The determination of the type of retirement plan one should select is an important decision. The decision becomes much easier when one is self-employed. A Solo 401(k) is perfect for sole proprietors, small businesses and independent contractors such as consultants. A Solo 401K plan offers the same advantages as a Self Directed IRA LLC, but without having to hire a custodian or create an LLC.
The Solo 401(k) plan is unique and so popular because it is designed explicitly for small, owner only business. There are many features of the Solo 401(k) plan that make it so appealing and popular among self employed business owners.
There are a number of significant advantages of establishing a Solo 401K over a self directed IRA.
The first major advantage of a 401K or Solo 401K plan over an IRA is in the area of annual contributions. While an IRA only allows a $5,000 contribution limit (with a $1,000 additional “catch up” contribution for those over age 50), a plan participant of a 401K or Solo 401K Plan can make annual contributions up to $50,000 annually with an additional $5,500 catch up contribution for those over age 50.
The second major advantage of a Solo 401K or Solo 401K plan over an IRA is the ability to borrow retirement funds tax and penalty free. While an IRA offers no participant loan feature, the Solo 401k Plan allows plan participants to borrow up to $50,000 or 50% of their account value (whichever is less) for any purpose, including paying credit card bills, mortgage payments, personal or business investments, a car, vacation, or anything else. The loan has to be paid back over a five year period at least quarterly at a minimum prime interest rate (you have the option of selecting a higher interest rate).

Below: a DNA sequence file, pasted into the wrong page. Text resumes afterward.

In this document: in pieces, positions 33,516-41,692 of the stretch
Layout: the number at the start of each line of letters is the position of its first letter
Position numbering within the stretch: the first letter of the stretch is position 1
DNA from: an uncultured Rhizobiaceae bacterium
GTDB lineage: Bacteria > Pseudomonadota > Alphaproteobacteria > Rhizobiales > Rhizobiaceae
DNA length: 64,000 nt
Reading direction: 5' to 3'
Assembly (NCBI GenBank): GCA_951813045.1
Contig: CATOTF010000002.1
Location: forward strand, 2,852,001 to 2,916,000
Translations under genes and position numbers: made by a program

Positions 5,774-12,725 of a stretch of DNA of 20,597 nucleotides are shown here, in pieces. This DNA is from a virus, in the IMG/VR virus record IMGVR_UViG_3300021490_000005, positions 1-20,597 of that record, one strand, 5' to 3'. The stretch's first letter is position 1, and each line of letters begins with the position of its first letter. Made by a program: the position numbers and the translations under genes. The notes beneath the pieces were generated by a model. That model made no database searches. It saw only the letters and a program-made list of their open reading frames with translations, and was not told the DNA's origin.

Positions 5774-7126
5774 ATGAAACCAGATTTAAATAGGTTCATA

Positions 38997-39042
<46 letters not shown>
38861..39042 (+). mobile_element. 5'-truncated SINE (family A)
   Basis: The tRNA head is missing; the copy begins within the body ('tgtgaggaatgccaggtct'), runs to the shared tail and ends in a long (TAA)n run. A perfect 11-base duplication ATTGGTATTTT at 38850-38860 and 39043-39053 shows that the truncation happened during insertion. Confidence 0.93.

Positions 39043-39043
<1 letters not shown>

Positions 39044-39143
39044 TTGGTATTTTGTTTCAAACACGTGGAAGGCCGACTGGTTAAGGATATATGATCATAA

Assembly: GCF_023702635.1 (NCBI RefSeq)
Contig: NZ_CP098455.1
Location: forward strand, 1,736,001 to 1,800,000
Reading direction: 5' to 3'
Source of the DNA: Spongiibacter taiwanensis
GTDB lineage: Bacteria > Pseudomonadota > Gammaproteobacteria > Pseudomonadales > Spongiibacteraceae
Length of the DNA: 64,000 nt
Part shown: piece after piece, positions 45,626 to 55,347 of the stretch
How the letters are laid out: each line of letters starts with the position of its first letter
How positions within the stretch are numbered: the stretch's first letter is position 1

The Third major advantage of a Solo 401K over an IRA is that unlike an IRA, Roth IRA or Self Directed IRA, with a Self Directed 401K Plan, the 401K bank account can be opened at any local bank or credit union. This benefit allows the Plan Participant (you) to serve in the trustee role. This means that all assets of the 401(k) trust are under the sole authority of the Solo 401k participant. A Solo 401(k) plan allows you to eliminate the expense and delays associated with an IRA custodian, enabling you to act quickly when the right investment opportunity presents itself. Making a Solo 401K Plan investment is as simple as writing a check.
The fourth major advantage of a Solo 401K over an IRA is that with a Roth Solo 401k, up to $22,500 can be contributed to an after-tax (Roth) account, whereas, only allows for up to $6,000 of Roth contributions (for individuals over the age of 50). In addition, in the case of a Roth IRA or a Self Directed Roth IRA, those who earn high incomes are disallowed from contributing to a Roth IRA or, in most years, converting their IRA to a Roth IRA. The Solo 401(k) plan contains a built in Roth sub-account which can be contributed to without any income restrictions.
The fifth major advantage of a Solo 401K over an IRA is that a Solo 401K plan is easy to administer. There is generally no annual filing requirement unless your solo 401(k) Plan exceeds $250,000 in assets, in which case you will need to file a short information return with the IRS (Form 5500-EZ).
The sixth major advantage of a Solo 401K over an IRA is that for those looking to purchase real estate with their retirement funds, using a 401K or individual 401K Plan will allow one to borrow non-recourse funds for the real estate acquisition and not be subject to any Unrelated Debt Financed Income (UDFI) or Unrelated Business Taxable Income (UBTI or UBIT). Solo 401K and UDFI